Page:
Every property owner fears the day their rental needs something important and expensive replaced. Whether it’s the air conditioner or the roof, such high upfront cost projects can wipe out months of revenue and cut into your savings. The best way to go about avoiding or limiting these costs is by staying on top of needed property upkeep and maintenance. In this article, we’ll review the four best ways to approach maintaining your rental property over the long haul.
Take care of the essentials
Put the time and money into caring for the property’s roof, plumbing, and HVAC systems. Schedule regular checkups and maintenance appointments, and be proactive about replacing parts and systems as they age. Not only are issues with your roof, HVAC systems, pipes, and electrical wiring particularly expensive, but they may be grounds for an existing tenant to vacate the property, depending on local and state laws where you live.
For example, many statutes in cold-weather states mandate that properties have a working furnace. They provide remedies for tenants to address situations where the furnace fails and the property owner does not take action—up to the point of breaking the lease. Even if you never let it get that far, your primary focus should be on preventing such crises in the first place. Anything that is both costly to repair and threatens your current rental income should be dealt with immediately.
It’s just smart property ownership. No matter how involved you are personally in the day-to-day maintenance of the rental, you need to remain vigilant to protect your investment.
Improve the property’s efficiency and see the savings
Many property owners pass on making efficiency improvements to their rental because they don’t believe they have a stake in such investments. After all, it’s typically your tenant who pays the utility bills in the hottest and coldest months of the year. However, you should rethink making the home, apartment, or condo more efficient.
First, efficiency impacts more than just utility bills. It also has a pronounced effect on how much the air conditioner, heat pump, or furnace runs, day-after-day and night-after-night. In an inefficient property, your HVAC systems will need to run almost continuously to keep up with demand. All that additional wear-and-tear is not great for the long-term health of your cooling and heating systems. You’re more likely to have to deal with breakdowns and prematurely replace the system in a place where there are major air leaks.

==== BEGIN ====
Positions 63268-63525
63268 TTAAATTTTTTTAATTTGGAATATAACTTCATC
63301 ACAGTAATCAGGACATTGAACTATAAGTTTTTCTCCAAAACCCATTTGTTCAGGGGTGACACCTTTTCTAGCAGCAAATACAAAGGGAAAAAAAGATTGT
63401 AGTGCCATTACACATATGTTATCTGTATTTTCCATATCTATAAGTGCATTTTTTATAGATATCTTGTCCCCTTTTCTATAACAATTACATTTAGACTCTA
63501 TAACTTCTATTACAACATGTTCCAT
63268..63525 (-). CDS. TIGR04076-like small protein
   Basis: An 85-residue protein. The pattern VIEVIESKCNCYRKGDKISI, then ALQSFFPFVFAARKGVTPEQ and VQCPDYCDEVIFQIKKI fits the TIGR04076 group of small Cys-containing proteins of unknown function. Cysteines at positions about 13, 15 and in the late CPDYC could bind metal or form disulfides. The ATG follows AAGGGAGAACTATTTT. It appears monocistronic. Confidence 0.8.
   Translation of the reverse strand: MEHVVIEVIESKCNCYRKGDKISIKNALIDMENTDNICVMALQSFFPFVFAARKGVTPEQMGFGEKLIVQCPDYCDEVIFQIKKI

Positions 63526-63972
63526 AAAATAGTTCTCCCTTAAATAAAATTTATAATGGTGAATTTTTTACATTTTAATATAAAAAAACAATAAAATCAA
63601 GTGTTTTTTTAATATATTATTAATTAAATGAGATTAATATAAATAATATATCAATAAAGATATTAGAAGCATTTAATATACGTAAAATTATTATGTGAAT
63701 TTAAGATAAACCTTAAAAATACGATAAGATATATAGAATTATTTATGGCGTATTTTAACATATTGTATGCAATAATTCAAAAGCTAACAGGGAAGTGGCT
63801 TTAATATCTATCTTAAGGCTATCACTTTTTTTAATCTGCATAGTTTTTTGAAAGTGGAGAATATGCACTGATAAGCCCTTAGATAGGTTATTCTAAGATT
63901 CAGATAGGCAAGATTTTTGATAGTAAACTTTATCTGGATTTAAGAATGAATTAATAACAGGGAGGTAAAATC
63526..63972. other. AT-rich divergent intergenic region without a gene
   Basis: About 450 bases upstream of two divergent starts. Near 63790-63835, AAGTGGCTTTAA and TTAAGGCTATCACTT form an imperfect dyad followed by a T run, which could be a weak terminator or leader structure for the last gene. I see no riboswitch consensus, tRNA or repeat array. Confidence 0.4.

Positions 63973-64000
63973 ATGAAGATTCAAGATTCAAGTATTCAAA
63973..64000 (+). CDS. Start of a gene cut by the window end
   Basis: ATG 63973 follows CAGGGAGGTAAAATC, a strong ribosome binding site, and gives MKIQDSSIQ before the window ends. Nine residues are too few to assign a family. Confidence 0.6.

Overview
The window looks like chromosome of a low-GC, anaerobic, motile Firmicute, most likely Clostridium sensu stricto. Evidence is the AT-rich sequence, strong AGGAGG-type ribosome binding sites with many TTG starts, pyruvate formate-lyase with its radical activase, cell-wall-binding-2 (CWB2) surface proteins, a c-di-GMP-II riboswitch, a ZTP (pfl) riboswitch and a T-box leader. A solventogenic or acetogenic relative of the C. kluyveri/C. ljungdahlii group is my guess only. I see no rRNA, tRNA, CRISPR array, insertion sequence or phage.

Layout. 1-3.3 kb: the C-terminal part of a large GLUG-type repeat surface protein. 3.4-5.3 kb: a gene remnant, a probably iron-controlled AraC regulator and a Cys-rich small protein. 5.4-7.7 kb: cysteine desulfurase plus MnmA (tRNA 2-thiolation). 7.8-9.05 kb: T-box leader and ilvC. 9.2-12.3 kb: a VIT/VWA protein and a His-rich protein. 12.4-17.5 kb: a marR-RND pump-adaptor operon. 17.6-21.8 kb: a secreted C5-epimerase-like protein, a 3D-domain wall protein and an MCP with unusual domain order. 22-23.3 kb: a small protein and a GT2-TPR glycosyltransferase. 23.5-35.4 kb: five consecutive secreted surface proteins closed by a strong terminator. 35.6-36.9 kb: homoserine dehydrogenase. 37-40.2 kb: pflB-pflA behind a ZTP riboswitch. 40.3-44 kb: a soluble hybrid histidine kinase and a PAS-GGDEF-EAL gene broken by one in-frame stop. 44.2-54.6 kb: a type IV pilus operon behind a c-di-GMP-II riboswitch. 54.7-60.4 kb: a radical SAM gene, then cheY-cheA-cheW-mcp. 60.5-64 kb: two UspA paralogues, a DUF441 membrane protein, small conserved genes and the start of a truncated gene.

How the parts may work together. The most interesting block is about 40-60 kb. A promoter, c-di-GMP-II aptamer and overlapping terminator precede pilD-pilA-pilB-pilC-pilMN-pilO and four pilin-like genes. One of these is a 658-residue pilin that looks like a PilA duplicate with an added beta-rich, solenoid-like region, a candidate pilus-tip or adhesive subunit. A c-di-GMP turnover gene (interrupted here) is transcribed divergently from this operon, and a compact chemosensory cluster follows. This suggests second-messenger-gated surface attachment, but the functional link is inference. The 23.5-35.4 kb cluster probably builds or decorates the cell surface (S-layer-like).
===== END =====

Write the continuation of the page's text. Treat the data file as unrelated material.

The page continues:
Second, efficiency matters to your tenant. As part of their overall monthly cost-of-living, tenants will take notice—and exception to—high cooling or heating costs. It’s a good way to lose high-quality, long-term tenants who otherwise are happy with the property.
In most cases, the upfront investment in efficiency doesn’t need to run you in the thousands. Even scheduling an energy audit and addressing some critical areas—such as leaky doors or an insufficiently insulated attic—can be a step in the right direction.
Always know when to hire a professional
Contrary to popular belief, you don’t need to be a contractor or handy homeowner to invest in a rental property. You just need to know your limits and when to bring in a professional. All property owners—whether you’re new to this or have built homes from scratch—will inevitably encounter an issue that’s beyond their expertise or on-hand tools. Making the right call at that moment is important.
Our recommendation? You do not want to be researching and vetting out contractors the night of an emergency. Be proactive and pick out several plumbers, electricians, and HVAC service companies in your area who offer 24/7 service and have good reviews. If you’re using Latchel to coordinate your maintenance, you can always tap into the Latchel Contractor Network. In the event that a pipe bursts or the air conditioner stops working, you always have someone already vetted who you can call right away. This cuts down on your tenant’s stress and helps better protect the property.
Better yet, establish a working relationship with these companies by scheduling annual tune-ups and inspections with them. This allows you to confirm that they are reliable and trustworthy before you’re forced into the position of just having to blindly hope that they are.
Prevention is worth the price
Treat maintenance and upkeep as an essential, fundamental aspect of owning a rental property, and you’ll put yourself in a great position to save money for years to come. As the old adage goes, “an ounce of prevention is worth a pound of cure.” While professional maintenance may cost you a little upfront, it will pay for itself many times over if it helps prevent a major catastrophe in the home.
Take your water heater, for instance. By having a plumber inspect and maintain this vital home system, you will not only ensure that it continues to supply the property with hot water, but you’ll also safeguard it against an event such as a tank burst, which could cause significant water damage to the property. Not all maintenance pays off in such dramatic fashion, but even extending the lifespan of property components for a few years—such as delaying the date when you’ll need to replace the roof—can be a difference-maker for your long-term finances and return-on-investment.
After all, property owners and managers can’t afford to be prisoners of the moment. Regardless of whether you want to sell the property or hold onto it, keeping it in its best condition is a long-term strategy. In that strategy, the best tactic for coming out ahead is preventative maintenance.